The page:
The Washington State Historical Society will hold its 11th annual summer public event on Saturday, Aug. 13, from 11 a.m. to 5 p.m. at the Washington State History Museum, 1911 Pacific Ave. in Tacoma. IN THE SPIRIT Native Arts Market and Festival highlights handmade Native American artwork and features musicians, dancers, demonstrators, traditional Native foods, and much more.
In addition to the nearly 20 vendors, some of the performers will include:
- Vince Redhouse, Grammy-nominated Navajo flute player born and raised in California. He has played music since the age of seven and continues to love creating music. Not only will he be the first performance of the day, but will also be selling his CDs and other merchandise throughout the day as a festival vendor.
- Alaska Kuteeyaa Dancers, who have performed at the IN THE SPIRIT festival every year since its inception in 2006 and tend to be a crowd favorite. Tiny Barril has an incredible ability to tell native story through song, dance and presence. Adorned in button blankets and masks, the group can transform the museum into a gathering about a fire in the Alaskan wilderness.
- Rona Yellow Robe Walsh, named the 2014 Native American Museum Awards’ Flutist of the Year. She is a member of the Chippewa Cree Tribe and was born and raised in Montana. Rona has three albums available and has performed at IN THE SPIRIT for several years.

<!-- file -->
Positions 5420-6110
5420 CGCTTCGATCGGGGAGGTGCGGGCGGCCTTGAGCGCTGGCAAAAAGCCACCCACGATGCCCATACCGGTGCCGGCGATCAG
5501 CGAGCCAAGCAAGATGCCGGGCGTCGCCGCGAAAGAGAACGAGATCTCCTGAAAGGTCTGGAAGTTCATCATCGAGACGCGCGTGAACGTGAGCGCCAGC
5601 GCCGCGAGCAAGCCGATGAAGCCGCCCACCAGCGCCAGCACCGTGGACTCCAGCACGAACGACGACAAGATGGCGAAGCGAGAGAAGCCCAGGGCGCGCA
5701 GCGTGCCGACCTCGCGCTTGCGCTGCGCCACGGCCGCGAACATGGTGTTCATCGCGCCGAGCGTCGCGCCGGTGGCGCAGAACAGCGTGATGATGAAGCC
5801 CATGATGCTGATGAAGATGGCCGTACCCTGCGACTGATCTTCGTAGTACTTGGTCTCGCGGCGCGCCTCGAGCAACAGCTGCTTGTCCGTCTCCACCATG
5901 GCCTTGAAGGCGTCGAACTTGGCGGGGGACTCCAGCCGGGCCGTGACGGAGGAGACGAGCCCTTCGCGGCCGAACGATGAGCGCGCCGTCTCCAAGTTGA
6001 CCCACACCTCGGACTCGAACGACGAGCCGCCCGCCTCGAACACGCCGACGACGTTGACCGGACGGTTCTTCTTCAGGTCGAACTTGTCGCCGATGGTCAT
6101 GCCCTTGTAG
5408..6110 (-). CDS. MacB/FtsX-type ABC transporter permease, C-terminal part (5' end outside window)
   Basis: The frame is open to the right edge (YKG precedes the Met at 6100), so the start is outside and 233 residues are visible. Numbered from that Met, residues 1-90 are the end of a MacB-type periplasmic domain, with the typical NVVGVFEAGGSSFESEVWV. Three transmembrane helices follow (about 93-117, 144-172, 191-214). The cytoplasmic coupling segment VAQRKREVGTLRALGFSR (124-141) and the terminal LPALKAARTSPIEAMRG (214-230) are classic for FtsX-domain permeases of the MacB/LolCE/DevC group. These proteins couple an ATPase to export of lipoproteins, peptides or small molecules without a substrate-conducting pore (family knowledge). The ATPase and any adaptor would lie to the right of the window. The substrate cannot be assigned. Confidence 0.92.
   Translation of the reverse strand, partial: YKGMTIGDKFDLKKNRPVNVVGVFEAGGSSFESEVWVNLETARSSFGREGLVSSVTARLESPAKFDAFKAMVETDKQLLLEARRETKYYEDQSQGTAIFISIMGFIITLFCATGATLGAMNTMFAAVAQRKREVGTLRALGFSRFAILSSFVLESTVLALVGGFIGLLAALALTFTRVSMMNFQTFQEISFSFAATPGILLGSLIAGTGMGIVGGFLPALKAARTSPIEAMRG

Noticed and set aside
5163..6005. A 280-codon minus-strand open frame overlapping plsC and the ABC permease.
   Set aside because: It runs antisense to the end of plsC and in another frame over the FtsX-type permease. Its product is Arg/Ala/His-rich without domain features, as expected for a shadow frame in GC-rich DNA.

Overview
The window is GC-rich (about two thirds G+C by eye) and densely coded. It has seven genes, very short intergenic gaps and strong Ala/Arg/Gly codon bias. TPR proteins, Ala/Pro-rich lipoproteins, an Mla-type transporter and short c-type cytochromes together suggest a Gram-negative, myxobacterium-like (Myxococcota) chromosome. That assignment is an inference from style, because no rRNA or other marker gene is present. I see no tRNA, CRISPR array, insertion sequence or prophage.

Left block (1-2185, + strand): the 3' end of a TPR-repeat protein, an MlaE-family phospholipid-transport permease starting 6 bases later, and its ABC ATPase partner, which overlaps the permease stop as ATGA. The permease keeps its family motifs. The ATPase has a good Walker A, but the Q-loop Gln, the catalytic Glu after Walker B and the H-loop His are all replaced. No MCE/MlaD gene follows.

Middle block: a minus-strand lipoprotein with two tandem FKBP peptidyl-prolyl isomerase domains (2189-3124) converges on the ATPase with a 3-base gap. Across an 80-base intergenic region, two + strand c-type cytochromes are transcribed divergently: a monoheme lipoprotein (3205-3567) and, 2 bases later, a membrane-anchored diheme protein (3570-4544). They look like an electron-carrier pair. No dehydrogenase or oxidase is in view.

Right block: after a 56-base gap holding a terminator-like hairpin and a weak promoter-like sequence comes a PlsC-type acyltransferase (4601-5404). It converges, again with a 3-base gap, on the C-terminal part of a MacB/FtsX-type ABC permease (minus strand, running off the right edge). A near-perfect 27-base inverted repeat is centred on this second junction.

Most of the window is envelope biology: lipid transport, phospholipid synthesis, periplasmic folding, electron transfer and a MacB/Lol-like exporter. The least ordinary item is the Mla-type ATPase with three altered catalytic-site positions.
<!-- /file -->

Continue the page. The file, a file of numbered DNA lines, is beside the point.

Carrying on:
- The Le-La-La Dancers from Vancouver Island in British Columbia, Canada. They have traveled and performed as a traditional Kwakwaka’wakw dance company throughout the world for over 25 years. Their performance will highlight various spiritual entities through dancing, music and masks. They often play a large role in performances at the annual Aboriginal Cultural Festival in Victoria.
The IN THE SPIRIT Contemporary Native Arts Exhibit opened at the History Museum on May 28. Native American artists submitted their works for consideration by a jury who selected pieces for inclusion in the show. The jury then selected the following winners:
- Kathey Ervin, Best in Show, for her work High Tea
- Ka’ila Farrell-Smith, Honoring the Northwest, for her work Sacred Survivance
- Earl Davis, Honoring Tradition, for his work In the Present (Bowl Design)
- Jennifer Angaiak Wood, Honoring Innovation, for her work Overwhelmed
During the extent of the juried art exhibit, which can be viewed at www.InTheSpiritArts.org, museum patrons have been voting for their favorite piece. The Washington State Historical Society will present the winner with the highly-coveted People’s Choice Award during the Aug. 13 festival. The exhibit closes the following day.
This year’s market and festival will take place inside the History Museum due to ongoing construction on the Museum’s outdoor plaza and amphitheater. For more information on the construction project, please visit www.washingtonhistory.org/construction.